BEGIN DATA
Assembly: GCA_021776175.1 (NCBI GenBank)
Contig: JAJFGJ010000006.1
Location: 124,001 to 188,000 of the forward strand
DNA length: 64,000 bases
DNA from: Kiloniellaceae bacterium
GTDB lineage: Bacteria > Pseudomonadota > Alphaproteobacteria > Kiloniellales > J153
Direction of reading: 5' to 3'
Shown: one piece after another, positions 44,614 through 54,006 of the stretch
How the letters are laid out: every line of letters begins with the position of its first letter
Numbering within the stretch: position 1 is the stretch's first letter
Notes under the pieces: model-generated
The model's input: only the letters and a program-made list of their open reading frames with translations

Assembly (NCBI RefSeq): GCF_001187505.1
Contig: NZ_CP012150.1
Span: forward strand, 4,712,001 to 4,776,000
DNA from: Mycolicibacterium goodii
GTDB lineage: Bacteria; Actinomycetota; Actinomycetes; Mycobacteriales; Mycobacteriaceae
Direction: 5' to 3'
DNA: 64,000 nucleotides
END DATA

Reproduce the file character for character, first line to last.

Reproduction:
Assembly: GCA_021776175.1 (NCBI GenBank)
Contig: JAJFGJ010000006.1
Location: 124,001 to 188,000 of the forward strand
DNA length: 64,000 bases
DNA from: Kiloniellaceae bacterium
GTDB lineage: Bacteria > Pseudomonadota > Alphaproteobacteria > Kiloniellales > J153
Direction of reading: 5' to 3'
Shown: one piece after another, positions 44,614 through 54,006 of the stretch
How the letters are laid out: every line of letters begins with the position of its first letter
Numbering within the stretch: position 1 is the stretch's first letter
Notes under the pieces: model-generated
The model's input: only the letters and a program-made list of their open reading frames with translations

Assembly (NCBI RefSeq): GCF_001187505.1
Contig: NZ_CP012150.1
Span: forward strand, 4,712,001 to 4,776,000
DNA from: Mycolicibacterium goodii
GTDB lineage: Bacteria; Actinomycetota; Actinomycetes; Mycobacteriales; Mycobacteriaceae
Direction: 5' to 3'
DNA: 64,000 nucleotides